Pope’s ‘Ideological Colonization’ Explained in New Book
WASHINGTON DC, July 22 (C-Fam) When Pope Francis spoke to the UN last September he warned about what he called “ideological colonization.” By that he meant the attempt to import or impose a vision of human sexuality at odds with traditional peoples. The African Bishops have repeatedly warned about how traditional way of life is under pressure from ideological colonization. The African, after all, are in the front lines in these attempts, usually by those associated with the United Nations.
A new book by Gabriele Kuby explains that this battle is far from new. What the Pope and the African Bishops are complaining about is more than two centuries old. In The Global Sexual Revolution: Destruction of Freedom in the Name of Freedom (LifeSite/Angelico Press, 2015), Kuby traces the current struggles to the time of the Marquis de Sade, who wrote violent pornography and was jailed for it by the Catholic king. Though he was also jailed by the revolutionaries, his vision, nonetheless, drove much of the French Revolution which was as much about sexual license as anything else.
The vision of the sexual revolutionaries is that human freedom can only occur if the family and the Church are changed or otherwise destroyed. It is the family where sexual pleasure and freedom go to die and the Church is the principal jailer in that prison. So, both must go.
Kuby traces the sexual revolution through figures such as Thomas Malthus, who created the idea of human “overpopulation,” Margaret Sanger, founder of Planned Parenthood, the creators of communism Marx and Engels, cultural Marxists like Wilhelm Reich, sexual predator Alfred Kinsey, and others you may not have heard of such as behaviorist John Watson, public relations guru Edward Bernays, and sex-change pioneer John Money.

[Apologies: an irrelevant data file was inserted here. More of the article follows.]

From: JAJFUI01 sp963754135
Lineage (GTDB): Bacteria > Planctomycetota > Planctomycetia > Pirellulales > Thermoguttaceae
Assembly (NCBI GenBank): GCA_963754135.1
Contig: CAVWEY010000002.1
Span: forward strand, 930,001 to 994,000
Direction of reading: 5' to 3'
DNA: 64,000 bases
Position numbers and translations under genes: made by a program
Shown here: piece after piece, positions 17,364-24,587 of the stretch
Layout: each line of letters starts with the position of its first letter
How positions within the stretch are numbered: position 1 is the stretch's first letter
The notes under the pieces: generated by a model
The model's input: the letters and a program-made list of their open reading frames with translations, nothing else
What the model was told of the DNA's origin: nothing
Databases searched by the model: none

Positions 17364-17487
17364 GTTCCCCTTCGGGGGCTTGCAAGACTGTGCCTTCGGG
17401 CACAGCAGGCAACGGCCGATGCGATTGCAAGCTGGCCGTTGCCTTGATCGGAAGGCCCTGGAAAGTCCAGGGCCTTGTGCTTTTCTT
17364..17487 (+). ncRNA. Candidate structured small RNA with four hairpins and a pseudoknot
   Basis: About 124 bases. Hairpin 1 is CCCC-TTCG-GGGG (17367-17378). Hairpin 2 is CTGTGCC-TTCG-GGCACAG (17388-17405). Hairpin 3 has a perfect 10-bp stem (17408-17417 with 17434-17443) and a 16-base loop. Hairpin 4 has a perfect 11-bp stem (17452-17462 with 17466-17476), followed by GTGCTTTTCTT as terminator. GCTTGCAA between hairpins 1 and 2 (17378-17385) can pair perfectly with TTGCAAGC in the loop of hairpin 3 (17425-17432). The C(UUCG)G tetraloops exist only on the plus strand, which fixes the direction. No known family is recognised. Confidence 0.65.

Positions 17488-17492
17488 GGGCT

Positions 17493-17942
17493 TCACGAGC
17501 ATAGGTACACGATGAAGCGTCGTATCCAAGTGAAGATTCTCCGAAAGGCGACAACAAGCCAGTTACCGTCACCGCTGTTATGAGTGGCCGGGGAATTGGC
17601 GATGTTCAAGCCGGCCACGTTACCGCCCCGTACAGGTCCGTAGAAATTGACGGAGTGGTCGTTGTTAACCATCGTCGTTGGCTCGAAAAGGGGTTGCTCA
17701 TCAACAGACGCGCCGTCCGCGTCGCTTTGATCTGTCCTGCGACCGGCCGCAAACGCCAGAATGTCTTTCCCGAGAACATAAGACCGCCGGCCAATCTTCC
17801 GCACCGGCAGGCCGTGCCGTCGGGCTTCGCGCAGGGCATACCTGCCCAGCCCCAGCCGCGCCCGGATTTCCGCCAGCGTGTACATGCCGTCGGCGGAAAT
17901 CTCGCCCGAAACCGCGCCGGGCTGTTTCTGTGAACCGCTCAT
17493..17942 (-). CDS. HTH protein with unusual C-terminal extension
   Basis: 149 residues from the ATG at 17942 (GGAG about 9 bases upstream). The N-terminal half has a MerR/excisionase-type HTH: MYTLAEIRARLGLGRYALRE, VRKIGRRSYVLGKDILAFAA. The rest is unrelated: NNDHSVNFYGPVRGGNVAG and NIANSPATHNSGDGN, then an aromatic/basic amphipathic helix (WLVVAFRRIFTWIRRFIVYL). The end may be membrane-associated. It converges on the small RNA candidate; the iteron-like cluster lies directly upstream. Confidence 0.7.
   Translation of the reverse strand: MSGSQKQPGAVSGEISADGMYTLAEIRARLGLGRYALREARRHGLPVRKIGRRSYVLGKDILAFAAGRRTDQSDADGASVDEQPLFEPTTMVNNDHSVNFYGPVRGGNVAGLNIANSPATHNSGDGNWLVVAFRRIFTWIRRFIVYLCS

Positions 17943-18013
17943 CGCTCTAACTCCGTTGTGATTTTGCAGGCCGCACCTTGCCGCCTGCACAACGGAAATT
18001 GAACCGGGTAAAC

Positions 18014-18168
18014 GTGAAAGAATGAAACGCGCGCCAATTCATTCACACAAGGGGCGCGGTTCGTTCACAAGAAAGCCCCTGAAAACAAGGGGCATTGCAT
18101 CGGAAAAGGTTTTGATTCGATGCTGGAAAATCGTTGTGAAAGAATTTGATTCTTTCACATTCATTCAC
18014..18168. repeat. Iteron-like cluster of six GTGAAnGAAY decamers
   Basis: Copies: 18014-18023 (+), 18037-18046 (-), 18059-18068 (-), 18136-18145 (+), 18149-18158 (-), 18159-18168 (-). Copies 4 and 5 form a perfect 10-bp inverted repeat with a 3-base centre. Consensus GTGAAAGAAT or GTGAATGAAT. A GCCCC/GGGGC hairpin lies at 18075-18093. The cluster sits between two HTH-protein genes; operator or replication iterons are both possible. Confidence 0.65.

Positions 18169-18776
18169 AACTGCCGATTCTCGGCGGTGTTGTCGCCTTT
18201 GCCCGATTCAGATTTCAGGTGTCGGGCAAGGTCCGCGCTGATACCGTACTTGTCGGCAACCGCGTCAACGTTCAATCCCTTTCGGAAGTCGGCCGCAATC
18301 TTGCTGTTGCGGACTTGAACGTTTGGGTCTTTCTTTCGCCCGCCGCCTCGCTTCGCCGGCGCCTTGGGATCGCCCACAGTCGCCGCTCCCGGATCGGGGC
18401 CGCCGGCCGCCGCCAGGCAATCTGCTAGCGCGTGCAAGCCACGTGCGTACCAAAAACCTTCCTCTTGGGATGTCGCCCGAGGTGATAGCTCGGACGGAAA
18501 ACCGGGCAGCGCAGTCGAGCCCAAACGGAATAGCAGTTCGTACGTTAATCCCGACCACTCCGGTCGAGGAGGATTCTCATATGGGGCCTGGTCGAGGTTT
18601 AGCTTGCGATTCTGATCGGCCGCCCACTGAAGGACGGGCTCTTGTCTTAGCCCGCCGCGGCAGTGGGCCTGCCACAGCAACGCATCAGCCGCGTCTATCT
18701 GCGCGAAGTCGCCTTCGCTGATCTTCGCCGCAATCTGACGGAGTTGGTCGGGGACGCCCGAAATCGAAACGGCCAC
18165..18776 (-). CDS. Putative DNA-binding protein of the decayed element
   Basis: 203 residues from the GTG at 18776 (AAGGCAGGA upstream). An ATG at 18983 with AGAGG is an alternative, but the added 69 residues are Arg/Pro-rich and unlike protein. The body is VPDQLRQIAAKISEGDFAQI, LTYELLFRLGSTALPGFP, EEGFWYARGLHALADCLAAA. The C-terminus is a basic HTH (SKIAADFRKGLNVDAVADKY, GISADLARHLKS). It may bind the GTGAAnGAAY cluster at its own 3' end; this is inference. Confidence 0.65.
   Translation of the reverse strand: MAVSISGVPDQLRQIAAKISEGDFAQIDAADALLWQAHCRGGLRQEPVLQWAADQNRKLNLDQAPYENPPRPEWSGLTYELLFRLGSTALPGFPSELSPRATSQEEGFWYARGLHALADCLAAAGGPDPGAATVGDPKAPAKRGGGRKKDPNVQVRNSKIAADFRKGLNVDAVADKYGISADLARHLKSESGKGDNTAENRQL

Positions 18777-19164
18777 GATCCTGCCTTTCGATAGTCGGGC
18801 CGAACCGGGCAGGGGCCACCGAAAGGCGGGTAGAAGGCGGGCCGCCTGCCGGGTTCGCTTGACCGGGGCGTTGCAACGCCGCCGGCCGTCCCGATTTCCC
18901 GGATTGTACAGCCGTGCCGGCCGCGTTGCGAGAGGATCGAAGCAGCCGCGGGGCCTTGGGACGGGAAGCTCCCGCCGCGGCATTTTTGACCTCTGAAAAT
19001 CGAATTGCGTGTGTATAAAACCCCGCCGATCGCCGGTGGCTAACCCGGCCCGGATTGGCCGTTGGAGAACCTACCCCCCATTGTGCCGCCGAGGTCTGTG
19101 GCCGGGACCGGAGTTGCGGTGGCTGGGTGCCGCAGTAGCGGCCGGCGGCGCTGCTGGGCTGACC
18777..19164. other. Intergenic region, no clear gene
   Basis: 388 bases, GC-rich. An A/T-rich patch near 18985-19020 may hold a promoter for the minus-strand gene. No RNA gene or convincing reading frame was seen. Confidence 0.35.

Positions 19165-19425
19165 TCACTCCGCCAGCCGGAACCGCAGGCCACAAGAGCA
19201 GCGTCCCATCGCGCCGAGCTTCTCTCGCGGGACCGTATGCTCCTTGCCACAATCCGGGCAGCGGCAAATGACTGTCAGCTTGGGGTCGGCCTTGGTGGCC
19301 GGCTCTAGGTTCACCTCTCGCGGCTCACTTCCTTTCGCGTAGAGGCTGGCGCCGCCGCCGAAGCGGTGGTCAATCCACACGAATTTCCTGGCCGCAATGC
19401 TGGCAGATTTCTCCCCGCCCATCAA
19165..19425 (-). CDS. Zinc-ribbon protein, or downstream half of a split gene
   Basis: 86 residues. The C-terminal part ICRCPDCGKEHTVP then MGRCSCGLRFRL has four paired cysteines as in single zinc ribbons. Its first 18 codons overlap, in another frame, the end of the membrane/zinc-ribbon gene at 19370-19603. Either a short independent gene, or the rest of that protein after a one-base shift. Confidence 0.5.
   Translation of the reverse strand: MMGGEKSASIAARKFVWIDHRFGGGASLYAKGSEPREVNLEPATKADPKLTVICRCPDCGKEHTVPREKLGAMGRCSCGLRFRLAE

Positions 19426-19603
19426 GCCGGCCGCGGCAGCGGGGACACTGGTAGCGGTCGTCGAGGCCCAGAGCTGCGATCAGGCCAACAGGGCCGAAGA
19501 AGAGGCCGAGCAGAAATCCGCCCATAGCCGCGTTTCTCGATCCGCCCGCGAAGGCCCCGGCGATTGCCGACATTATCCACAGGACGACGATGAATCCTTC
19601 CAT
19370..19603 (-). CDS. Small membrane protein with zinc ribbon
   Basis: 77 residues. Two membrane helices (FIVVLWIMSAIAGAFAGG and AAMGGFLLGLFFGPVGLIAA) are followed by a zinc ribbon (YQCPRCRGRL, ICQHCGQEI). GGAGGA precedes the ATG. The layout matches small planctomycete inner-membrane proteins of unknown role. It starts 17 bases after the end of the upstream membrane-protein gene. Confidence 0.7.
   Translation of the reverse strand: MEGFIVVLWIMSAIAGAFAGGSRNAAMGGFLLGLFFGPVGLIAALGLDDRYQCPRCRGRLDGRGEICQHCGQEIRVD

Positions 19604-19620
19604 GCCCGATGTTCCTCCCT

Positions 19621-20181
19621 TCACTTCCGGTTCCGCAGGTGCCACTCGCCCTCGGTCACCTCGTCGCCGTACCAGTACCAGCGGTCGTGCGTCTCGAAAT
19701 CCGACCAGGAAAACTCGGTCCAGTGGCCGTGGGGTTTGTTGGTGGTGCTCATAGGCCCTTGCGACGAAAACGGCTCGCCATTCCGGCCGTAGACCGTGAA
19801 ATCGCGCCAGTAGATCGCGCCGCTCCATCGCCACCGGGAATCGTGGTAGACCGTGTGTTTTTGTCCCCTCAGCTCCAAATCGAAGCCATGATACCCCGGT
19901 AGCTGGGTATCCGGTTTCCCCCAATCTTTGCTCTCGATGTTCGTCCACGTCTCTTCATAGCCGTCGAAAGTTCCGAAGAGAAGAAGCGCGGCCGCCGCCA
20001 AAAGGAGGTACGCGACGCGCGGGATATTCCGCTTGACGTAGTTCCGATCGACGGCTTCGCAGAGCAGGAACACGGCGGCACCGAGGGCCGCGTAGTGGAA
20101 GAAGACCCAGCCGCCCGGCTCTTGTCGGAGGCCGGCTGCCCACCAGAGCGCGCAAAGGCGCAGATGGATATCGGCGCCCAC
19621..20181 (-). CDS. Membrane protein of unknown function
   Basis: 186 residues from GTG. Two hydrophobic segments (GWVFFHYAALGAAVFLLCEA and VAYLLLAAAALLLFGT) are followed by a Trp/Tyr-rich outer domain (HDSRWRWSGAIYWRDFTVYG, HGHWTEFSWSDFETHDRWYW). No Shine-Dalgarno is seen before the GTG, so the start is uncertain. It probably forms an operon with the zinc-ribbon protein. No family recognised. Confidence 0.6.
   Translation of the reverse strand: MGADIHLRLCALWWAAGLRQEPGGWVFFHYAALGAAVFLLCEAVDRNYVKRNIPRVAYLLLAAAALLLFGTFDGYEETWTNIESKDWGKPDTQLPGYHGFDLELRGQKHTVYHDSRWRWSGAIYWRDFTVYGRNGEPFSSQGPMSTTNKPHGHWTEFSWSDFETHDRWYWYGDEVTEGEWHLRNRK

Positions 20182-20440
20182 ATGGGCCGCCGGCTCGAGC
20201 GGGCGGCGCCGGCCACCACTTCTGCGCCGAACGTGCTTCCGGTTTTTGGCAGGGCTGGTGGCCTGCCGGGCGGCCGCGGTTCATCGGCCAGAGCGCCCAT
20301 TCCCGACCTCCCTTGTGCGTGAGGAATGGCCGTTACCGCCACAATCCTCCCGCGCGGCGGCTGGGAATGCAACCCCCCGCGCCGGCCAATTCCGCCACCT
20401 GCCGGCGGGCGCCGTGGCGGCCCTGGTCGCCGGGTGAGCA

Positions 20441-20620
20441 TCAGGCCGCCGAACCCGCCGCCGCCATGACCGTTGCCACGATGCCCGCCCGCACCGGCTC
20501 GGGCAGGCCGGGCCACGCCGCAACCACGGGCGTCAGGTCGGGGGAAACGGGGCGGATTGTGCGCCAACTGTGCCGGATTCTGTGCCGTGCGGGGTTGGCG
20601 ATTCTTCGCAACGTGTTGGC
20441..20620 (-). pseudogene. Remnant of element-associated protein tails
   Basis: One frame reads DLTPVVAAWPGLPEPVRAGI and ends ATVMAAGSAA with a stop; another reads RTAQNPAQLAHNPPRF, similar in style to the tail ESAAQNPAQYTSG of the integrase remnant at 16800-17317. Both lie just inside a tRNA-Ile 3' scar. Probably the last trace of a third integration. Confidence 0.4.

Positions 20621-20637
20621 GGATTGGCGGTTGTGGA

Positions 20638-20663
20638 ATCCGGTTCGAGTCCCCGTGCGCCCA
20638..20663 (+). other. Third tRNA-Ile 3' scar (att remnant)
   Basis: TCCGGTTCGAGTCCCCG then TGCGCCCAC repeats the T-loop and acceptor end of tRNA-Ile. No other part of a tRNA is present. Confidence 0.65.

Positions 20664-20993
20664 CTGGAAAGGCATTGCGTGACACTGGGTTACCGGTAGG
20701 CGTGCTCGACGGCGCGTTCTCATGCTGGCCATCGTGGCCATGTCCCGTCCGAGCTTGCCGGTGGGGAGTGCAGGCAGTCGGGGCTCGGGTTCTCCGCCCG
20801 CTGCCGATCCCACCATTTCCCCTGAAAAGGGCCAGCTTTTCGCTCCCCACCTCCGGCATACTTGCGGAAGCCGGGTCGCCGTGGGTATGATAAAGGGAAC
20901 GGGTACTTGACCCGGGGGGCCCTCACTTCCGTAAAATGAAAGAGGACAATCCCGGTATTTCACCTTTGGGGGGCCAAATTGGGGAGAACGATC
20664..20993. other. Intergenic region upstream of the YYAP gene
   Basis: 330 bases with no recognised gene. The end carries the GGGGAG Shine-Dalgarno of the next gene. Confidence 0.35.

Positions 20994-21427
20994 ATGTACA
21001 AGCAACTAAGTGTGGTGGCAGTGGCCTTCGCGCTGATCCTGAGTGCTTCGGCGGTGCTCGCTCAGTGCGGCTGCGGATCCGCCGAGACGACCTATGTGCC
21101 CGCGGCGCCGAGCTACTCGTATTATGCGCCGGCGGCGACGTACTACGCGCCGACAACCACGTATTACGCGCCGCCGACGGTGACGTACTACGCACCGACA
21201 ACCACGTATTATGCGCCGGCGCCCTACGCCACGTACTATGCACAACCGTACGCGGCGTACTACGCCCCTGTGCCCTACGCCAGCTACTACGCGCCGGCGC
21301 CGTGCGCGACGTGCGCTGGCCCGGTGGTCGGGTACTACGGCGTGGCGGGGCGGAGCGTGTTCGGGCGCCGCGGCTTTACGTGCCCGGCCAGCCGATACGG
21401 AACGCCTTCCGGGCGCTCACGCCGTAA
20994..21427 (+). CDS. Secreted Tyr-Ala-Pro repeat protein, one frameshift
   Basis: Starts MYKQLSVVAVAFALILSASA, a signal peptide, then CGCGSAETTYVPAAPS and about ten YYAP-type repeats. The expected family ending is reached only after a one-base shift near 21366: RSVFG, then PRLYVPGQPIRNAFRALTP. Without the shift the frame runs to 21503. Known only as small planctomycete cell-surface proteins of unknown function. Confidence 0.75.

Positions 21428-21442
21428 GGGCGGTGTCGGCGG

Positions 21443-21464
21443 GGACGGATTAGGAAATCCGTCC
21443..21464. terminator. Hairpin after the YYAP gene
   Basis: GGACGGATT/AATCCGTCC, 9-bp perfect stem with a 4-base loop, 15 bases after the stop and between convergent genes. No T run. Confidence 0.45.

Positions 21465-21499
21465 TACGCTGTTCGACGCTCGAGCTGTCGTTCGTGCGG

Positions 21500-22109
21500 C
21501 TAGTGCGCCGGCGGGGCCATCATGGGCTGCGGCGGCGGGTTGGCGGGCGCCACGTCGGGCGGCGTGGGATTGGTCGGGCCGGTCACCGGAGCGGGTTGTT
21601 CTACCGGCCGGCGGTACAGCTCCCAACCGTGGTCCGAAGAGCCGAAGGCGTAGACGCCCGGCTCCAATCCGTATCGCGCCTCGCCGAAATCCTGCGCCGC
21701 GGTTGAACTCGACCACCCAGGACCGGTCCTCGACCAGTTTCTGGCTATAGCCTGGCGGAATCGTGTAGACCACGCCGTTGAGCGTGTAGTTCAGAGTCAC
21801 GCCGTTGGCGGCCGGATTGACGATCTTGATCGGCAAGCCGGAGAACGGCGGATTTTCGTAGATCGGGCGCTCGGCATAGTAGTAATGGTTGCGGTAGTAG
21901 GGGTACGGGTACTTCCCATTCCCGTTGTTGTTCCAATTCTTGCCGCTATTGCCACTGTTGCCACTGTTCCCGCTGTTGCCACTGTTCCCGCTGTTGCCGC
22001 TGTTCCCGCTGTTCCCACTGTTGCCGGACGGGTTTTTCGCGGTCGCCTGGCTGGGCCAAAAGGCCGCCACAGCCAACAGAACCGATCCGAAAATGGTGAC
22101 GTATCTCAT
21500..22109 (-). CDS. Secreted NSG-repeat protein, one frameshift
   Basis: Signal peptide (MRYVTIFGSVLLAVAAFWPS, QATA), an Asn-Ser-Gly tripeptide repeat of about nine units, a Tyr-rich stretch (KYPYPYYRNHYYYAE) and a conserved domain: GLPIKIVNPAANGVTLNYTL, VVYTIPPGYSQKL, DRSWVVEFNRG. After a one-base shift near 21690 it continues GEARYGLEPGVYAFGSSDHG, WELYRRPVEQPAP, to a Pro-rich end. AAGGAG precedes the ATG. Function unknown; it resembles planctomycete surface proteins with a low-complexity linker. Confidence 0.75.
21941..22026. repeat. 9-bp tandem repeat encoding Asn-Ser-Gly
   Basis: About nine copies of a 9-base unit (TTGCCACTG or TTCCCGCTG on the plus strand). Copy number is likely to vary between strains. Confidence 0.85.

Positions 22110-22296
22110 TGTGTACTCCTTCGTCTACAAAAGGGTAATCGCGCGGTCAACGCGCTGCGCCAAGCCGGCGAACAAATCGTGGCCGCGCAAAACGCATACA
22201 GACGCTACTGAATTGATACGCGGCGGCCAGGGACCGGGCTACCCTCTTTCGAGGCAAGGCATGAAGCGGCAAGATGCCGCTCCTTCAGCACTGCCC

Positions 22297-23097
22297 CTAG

One of the ties that bind all of these figures together is that each were sexually immoral in their private lives. It is plausibly theorized that each of them became a champion for sexual immorality in order to justify the chaos in their own lives; broken marriages, abandoned children, and much worse.
Kuby discusses Alexandra Kollontai of the Russian Revolution who championed “legalized divorce and abortion, established communal houses, and promoted free love to liberal women.” Kollontai said, “The home fire is going out in all classes and strata of the population, and of course, no artificial measures will fan its fading flame.”
Kuby traces the revolution to the present day into the fights experienced at the United Nations. She writes about the gender fights at the Beijing Women’s Conference, and the NGO document called the Yogyakarta Principles that claims to enshrine homosexual rights into each of the main UN human rights instruments.
The subtitle of her book explains what we already know. This revolution is not voluntary. It has to be imposed by the state and that is happening everywhere.
Kuby is a fascinating person. A victim of the sexual revolution herself. Abandoned by her husband, Kuby went on a decade-long search for meaning, looking for it in Eastern religions and under many other rocks. She eventually found what she was looking for in the Catholic Church. Her autobiography was a best-seller in her native Germany, though it has yet to be translated into English.
Kuby has become so influential in Germany that the sexual left in that country produced a play wherein she is murdered.